Michael Cassio was the protege of a famous war veteran named Armin Van Buuren. Armin had won many battles all throughout Venice during his adulthood, and Venice needed a new powerhouse war soldier. Armin spotted Michael on the streets of Venice and had the gut feeling that he would make an amazing soldier. He took Michael under his wing and taught him everything that a soldier needed to know. Michael was then released into the streets of Venice being a freelancing lieutenant. Othello spotted Michael and had the same gut feeling that Armin first had about Michael. Othello took Michael under his wing just like Armin did and Michael became his lieutenant. However, as the years passed with Michael being Othello's lieutenant, Michael became cocky and began to try less and less. He still remained a high-ranked lieutenant, but he eventually lost all of his experience and skills and became an inexperienced lieutenant. This is how he starts out in the play, and this is why.

English Journal #4

For Cassio, I am going to try to do some things the entire time, and other at only certain times. For the entire duration of my scene, I want to try to use not a full on british accent, but I want to use an accent other than my normal accent. I want to make myself into an actual character, so I want to use a different voice. I also want to not slouch and sit there and do nothing. I am a lieutenant so I will stand straight and stand tall.

I am going to be wielding either small pieces of armor or a dagger.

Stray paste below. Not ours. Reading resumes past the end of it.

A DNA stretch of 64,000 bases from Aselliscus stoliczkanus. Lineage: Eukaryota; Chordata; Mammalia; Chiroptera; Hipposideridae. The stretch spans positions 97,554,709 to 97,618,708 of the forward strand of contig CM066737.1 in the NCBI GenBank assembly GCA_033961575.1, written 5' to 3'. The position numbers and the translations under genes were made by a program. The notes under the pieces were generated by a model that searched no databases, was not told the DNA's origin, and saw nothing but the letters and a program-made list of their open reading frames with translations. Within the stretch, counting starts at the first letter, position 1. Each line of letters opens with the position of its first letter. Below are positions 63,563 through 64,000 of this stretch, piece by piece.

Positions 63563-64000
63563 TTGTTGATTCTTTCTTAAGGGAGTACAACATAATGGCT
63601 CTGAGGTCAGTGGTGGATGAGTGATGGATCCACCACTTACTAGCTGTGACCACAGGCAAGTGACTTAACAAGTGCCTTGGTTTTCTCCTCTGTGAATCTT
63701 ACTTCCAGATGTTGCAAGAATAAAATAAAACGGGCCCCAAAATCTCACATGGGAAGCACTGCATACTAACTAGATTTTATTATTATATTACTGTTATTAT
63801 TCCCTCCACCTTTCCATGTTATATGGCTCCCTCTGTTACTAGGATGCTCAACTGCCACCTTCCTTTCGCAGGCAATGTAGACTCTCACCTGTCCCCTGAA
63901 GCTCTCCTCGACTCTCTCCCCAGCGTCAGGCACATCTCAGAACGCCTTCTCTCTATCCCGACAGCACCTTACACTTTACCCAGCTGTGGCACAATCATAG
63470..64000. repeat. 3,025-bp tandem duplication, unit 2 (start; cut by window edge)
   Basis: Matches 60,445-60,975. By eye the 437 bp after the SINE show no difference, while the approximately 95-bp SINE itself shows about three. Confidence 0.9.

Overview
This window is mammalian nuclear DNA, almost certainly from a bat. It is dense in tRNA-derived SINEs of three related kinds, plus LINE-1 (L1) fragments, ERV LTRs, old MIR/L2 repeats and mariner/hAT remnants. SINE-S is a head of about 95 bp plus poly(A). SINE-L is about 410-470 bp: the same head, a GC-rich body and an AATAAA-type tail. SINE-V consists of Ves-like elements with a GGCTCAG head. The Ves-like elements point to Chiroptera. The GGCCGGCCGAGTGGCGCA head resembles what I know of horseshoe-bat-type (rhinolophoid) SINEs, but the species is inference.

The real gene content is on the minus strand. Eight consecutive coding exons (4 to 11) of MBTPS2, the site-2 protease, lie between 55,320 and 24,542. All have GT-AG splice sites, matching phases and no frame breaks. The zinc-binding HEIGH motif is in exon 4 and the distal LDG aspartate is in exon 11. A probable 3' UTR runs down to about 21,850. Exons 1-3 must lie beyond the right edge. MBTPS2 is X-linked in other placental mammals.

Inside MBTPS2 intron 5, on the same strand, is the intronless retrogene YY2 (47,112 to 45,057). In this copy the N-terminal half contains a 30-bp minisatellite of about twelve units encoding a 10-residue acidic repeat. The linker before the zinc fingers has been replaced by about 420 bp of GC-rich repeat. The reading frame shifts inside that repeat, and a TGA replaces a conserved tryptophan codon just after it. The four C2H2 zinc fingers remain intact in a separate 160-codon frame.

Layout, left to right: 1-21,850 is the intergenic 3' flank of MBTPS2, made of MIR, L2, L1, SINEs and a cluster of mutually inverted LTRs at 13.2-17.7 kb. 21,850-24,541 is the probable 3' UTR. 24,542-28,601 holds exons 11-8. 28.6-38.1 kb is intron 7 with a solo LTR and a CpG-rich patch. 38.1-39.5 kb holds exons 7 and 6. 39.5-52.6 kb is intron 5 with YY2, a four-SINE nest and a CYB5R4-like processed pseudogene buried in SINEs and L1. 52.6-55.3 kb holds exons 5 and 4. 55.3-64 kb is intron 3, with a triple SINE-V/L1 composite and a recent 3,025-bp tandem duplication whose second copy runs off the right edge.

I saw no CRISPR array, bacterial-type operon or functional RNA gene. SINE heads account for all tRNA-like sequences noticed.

Our group is going to stand out from the others in terms of level of intensity. There is a very intense fight scene between Roderigo and I, and it will be stunning and captivating throughout. In addition, we are going to own our characters and make sure that the audience can't get enough of us.

English Journal #5

"You rogue! you rascal! A knave teach me my duty! I'll beat the knave into a twiggen bottle!" {Striking Roderigo}. This line (and sequence if you may) is important to the play. Specifically, it is key to the development of Iago's plan to gain revenge on Othello. Before this line, Iago sends Roderigo charging at a drunk Michael Cassio, causing them to get into a very intimate altercation. This is important to the play because with Cassio being the instrument of revenge against Othello, Iago sets Cassio up to be frowned upon by everybody, to be mistrusted. Othello is the one who handpicked Cassio, and by making Cassio look like a fool, he is also making Othello's judgement look very flawed. This is just another piece of the puzzle in Iago's plan. This line is important, and the importance was shown in how I delivered it. I made Cassio extremely intoxicated and extremely aggressive, so that I could make sure he would be frowned upon.

Our group's performance went exactly as we had rehearsed it. I am very proud of how we delivered our lines, stayed in character the entire time, and how structured and prepared our entire scene was. Personally, if I were to do something different, I would choose to have brought in a more obvious prop. I don't think many people saw my fake dagger.

Performing the play helped me understand more in-depth of Iago's individual sections of his plan, and how they came together. Specifically, in my scene, acting it out helped me realize what was going on, the alibis, and motives behind everything. When you experience something first hand, it makes everything much more clear.